Marketers Experiment With Cinemagraph Ads

Marketers Experiment With Cinemagraph Ads:

For marketers, piquing consumers’ interest online is now harder than ever. Internet users rarely click on banner ads and their favorite websites and social media services are rapidly filling up with sponsored messages and branded “content” vying for their attention.

In an attempt to cut through the noise, marketers are increasingly experimenting with new visual tricks and gimmicks designed to make consumers stop and take notice, if only for a second or two. Cinemagraphs — still photographs incorporating looping video elements — are a recent example of such a tactic.

Brands began posting cinemagraphs as animated GIF images to Tumblr sites, blogs, and other social networks a couple of years ago. Now they’re increasingly being used in paid advertising, too. Marketers say the format offers something unique that neither static imagery nor video content can.

“Static images are everywhere, and video is an amazing format but people have to commit time to watch it and invest in a narrative or story,” said Mark Homza, co-founder and chief creative officer of cinemagraph software and services company Flixel. “Cinemagraphs provide a great balance. They take the best of photography and best of video, and there’s an immediacy about it that captures peoples attention. From an ad perspective they’re non-intrusive and non-disruptive.”

“It really feels like advertising agencies are starting to see the potential here. Not because it’s new and trendy, but because there’s real value,” said Kevin Burg of Ann Street Studio, which has been creating cinemagraphs for brands since 2012. “There’s a stickiness to it. People want to look at it.”

Recognizing the growing interest in cinemagraphs, Facebook has recently begun pitching marketers on the idea of including them in the ads they buy across the social network. Facebook doesn’t support animated GIF images, but its autoplay video function can be “hacked” to create cinemagraph-like imagery.

To promote the launch of the new season of Bates Motel, for example, A&E networks commissioned a variety of spooky cinemagraphs from Flixel and posted them as videos to Facebook. Beer brand Heineken and Unilever’s Caress brand have also used cinemagraphs on the social network in the past two months.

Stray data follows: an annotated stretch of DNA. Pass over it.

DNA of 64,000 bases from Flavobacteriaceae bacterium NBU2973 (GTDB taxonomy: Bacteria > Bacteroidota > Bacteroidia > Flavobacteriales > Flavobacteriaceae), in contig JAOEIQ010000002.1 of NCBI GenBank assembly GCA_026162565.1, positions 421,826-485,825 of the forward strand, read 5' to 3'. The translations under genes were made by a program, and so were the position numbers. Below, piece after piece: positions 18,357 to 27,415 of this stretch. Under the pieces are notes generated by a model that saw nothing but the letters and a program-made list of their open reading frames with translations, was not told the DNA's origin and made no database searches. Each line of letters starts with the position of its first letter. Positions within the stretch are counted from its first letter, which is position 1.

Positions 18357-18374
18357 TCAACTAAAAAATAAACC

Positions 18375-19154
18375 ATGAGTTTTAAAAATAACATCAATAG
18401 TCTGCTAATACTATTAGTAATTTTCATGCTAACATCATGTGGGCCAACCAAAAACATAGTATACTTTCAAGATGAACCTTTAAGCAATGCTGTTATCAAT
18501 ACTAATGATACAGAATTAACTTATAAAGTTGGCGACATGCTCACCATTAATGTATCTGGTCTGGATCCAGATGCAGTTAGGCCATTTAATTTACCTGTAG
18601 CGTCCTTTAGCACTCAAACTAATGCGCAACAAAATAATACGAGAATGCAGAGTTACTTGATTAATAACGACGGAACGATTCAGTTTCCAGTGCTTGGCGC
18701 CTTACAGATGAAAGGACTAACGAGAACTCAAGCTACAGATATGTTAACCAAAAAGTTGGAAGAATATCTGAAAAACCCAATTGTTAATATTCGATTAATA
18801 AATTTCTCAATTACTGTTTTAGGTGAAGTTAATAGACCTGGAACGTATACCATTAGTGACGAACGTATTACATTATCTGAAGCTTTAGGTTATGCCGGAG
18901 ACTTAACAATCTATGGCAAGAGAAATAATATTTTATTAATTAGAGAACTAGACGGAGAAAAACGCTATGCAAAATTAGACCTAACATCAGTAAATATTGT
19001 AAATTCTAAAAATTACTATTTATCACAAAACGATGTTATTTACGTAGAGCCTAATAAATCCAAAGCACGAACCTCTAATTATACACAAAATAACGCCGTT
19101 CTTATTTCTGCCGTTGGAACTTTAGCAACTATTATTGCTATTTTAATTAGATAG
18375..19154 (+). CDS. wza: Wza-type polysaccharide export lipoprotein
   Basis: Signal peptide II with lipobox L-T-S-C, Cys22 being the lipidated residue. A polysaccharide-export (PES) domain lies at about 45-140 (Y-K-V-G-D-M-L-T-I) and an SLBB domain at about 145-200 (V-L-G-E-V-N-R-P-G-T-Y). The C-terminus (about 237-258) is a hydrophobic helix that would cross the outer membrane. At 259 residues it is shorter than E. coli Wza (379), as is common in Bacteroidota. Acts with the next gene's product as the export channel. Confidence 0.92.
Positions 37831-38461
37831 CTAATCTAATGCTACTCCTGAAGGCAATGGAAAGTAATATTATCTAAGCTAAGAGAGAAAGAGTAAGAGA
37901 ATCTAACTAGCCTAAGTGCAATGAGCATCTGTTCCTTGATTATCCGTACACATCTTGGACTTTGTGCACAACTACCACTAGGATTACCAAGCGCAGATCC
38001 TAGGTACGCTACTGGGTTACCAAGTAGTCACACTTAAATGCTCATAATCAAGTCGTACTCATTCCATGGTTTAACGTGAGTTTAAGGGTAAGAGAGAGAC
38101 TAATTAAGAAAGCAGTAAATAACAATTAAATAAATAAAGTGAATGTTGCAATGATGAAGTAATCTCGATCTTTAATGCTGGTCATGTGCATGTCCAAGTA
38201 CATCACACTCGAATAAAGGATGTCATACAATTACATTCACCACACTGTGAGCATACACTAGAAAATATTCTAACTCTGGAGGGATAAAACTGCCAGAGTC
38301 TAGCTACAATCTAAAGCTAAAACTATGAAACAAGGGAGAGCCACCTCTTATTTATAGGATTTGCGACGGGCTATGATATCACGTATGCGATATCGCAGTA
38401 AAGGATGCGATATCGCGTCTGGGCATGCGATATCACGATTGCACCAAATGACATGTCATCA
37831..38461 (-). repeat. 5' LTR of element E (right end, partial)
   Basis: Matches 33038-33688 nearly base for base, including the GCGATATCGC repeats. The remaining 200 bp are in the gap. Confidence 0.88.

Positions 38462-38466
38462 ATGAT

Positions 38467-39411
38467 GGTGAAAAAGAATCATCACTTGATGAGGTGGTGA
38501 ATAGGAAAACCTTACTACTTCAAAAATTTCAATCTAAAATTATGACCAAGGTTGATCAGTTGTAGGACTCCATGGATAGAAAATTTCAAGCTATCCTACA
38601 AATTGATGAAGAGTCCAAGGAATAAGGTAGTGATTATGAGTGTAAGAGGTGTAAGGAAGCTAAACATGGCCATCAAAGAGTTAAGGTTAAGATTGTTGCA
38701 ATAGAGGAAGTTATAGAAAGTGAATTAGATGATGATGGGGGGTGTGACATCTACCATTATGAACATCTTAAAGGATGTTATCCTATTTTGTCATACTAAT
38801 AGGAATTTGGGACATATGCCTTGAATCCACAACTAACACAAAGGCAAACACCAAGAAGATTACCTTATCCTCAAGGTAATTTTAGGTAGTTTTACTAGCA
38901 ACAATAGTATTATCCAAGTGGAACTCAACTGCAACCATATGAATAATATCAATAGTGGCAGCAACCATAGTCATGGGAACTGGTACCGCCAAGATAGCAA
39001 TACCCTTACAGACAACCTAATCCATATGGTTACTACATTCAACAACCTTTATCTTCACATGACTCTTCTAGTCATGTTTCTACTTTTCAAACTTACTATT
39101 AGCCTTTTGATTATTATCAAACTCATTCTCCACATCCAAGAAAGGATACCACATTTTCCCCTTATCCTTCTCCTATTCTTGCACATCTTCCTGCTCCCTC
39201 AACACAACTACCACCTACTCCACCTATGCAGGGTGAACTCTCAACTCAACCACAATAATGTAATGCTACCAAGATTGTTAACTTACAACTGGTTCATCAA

“Advertisers and brands have really shown a lot of interest this year. Instagram and Facebook have brought about a lot more interest in advertisers using cinemagraphs,” Mr. Burg said.

But A&E ultimately decided not to to purchase sponsored posts for its Bates Motel cinemagraphs, in part because they were seeing so much organic attention across the network, according to Guy Slattery, the company’s executive vice president of marketing.

“I’m sure you’ll see more of these because they’re really successful from an organic reach perspective,” Mr. Slattery said.

Cinemagraphs may have applications beyond just social media ads, however. They could help elevate the much-maligned banner ad, too.

According to Mr. Homza, Flixel helped create a cinemagraph banner ad for Panasonic’s Lumix range of cameras. The cinemagraph version of the ad was clicked 60% more than the static version, he said. Other banner ads Flixel has created have performed up to 80% better than static banner ads, Mr. Homza added.

Beyond cinemagraphs, brands have also begun experimenting with other tactics to set their video content apart on social media, including “3D” videos. For Saint Patrick’s Day, Jameson used the video below for an Instagram ad, which uses an optical illusion to depict a bartender sliding a shot of Jameson toward the viewer.

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Suite of Free Tools

$0.45 USD - $4.00 USD

Note: The accepted formula that Auxiliary Mode Inc. uses to calculate the CPM range is $0.45 USD - $25.00 USD.

The range fluctuates this much because many factors come into play when calculating a CPM. Quality of traffic, source country, niche type of video, price of specific ads, adblock, the actual click rate, watch time and etc.

Cost per thousand (CPM) is a marketing term used to denote the price of 1,000 advertisement impressions on one webpage. If a website publisher charges $2.00CPM, that means an advertiser must pay $2.00 for every 1,000 impressions of its ad. The "M" in CPM represents the Roman numeral for 1,000.

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